Saya: Saya is the scabbard for the Japanese sword.
Authentication Paper: NBTHK Hozon Certificate for the blade (No.379539)
NBTHK, also known as Nihon Bijutsu Touken Hozon Kyokai (the Society for the Preservation of the Japan Art Sword), is one of the oldest Japanese sword appraising organizations in modern-day Japan. They authenticated the blade on March 19th in the 20th year of Heisei (2008). They appraised it as Hozon Touken, the blade worth preserving for Japanese society. The purchaser will receive this original certificate as well. We can also translate what is written into English and make a PDF file for your record if you request.
Registration Number: Hyogo 20468
The Board of Education in Hyogo prefecture issued a registration paper for this sword. It is called Jyu Token Rui Torokusho (銃刀剣類登録証). Bunkacho (The Agency for Cultural Affairs) acknowledges a Japanese sword with this paper as a work of art.
The sword needs to be traditionally hand-forged and made of Tamahagane carbon steel to be registered in the system. With this paper, its owner in Japan can legally own an authentic Japanese sword. Based on this registration number, we will apply for its export permit.
This paper will need to be returned to the board of education when the sword is being shipped abroad, but you can receive a copy of it. An English translation of this registration paper is available on request.
Samurai Museum is located in Tokyo, Japan, exhibiting antique artifacts related to the Samurai history. Samurai Museum Shop is the place for those who are interested in Japanese culture and craftsmanship. We deal with antique Samurai swords/armor, traditional crafts made in Japan and so on.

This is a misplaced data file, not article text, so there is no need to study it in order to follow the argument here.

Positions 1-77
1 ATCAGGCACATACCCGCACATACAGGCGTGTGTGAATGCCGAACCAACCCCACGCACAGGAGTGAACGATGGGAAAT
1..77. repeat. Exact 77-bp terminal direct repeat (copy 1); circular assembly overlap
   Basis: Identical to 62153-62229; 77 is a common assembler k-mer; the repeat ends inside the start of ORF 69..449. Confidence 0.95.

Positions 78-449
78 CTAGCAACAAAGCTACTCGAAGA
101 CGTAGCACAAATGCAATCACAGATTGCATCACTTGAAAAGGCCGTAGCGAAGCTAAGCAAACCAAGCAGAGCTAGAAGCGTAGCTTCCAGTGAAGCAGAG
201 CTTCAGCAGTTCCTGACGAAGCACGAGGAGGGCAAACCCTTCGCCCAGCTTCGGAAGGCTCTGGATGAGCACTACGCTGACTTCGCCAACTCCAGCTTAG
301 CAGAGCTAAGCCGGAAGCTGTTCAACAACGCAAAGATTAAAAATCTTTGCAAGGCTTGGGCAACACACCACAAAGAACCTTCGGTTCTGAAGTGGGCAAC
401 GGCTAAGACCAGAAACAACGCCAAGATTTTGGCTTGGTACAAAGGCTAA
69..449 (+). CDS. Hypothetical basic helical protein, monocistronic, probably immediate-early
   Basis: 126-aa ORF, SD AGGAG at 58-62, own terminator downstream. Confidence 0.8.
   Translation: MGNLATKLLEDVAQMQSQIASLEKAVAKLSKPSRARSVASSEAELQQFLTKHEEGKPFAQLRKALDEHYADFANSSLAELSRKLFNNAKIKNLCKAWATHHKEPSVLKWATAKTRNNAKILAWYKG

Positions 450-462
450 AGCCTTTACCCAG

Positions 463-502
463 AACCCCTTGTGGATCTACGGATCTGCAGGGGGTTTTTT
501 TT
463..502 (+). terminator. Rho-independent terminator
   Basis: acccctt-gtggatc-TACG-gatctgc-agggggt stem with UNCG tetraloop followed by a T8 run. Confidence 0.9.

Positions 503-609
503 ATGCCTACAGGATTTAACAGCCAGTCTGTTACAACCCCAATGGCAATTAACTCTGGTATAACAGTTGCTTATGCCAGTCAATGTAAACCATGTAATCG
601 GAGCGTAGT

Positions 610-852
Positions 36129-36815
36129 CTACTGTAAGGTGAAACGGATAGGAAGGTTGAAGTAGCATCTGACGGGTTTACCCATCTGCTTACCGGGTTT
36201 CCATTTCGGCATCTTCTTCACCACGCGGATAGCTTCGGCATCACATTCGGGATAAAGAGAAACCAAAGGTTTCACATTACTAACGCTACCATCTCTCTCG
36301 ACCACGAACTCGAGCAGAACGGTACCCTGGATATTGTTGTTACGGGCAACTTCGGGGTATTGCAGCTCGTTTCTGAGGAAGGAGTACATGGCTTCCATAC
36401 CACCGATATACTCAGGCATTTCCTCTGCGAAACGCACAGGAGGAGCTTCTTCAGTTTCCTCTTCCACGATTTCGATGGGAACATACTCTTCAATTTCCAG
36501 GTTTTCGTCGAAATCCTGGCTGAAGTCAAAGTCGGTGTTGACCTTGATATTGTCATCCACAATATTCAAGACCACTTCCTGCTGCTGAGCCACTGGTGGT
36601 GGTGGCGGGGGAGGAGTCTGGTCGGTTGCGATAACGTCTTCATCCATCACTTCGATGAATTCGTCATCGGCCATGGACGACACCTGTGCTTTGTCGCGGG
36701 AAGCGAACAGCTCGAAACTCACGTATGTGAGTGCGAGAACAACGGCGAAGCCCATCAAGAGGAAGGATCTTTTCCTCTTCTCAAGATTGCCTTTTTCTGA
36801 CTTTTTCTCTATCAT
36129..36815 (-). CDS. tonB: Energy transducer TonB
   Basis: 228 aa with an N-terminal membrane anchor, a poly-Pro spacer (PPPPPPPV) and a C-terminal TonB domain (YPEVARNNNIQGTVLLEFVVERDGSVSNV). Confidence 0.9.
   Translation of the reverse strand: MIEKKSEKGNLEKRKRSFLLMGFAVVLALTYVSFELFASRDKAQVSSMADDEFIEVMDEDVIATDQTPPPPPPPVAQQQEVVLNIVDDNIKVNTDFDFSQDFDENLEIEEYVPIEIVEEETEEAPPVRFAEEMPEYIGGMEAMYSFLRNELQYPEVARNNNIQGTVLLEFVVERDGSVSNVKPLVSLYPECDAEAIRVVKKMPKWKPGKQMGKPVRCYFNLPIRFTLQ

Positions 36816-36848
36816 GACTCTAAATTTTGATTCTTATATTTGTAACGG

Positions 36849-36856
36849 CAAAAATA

Here is one of the reviews we received from a customer who purchased an authentic Japanese sword from us. For more reviews, please click here.
“My experience overall with the whole process was wonderful. I had many questions about the history and process to purchase these treasures. All my questions were answered very timely and complete. The staff is very knowledgeable and very well versed if any questions do arise.”
【Japanese Sword& Export Process】
The Japanese swords we deal with are hand-forged edged swords made in Japan. It was made from the traditional carbon steel called TAMAHAGANE (玉鋼). Samurai Museum is familiar with the proper legal procedure for an antique/ authentic Japanese sword to be exported from Japan. We have sent more than 500 Japanese swords for the past three years (～2023) to amazing owners who appreciate its historical value.
Each Japanese sword is registered under the Agency for Cultural Affairs and the Board of Education in Japan. They issue a registration paper for each Japanese sword for its owner in Japan to legally possess it. The Japanese sword with its registration paper means it was traditionally hand-forged in Japan.
To legally export the sword from Japan to other countries, we will have to apply for its permit to the Agency for Cultural Affairs (Bunkacho) and return the original registration paper to the Board of Education. It normally takes around 2-4 weeks to receive this permit after submitting required documents. And we would like you to expect at least 1-1.5 months for your order to arrive at your given address after you ordered. For more detailed info, please click here.
It is allowed for residents in Japan to own authentic Japanese swords without a special license as long as they come with registration papers. Please feel free to contact us if you are a resident of Japan, whether temporarily or permanently. We will also assist you when you leave Japan and need to obtain the export permit.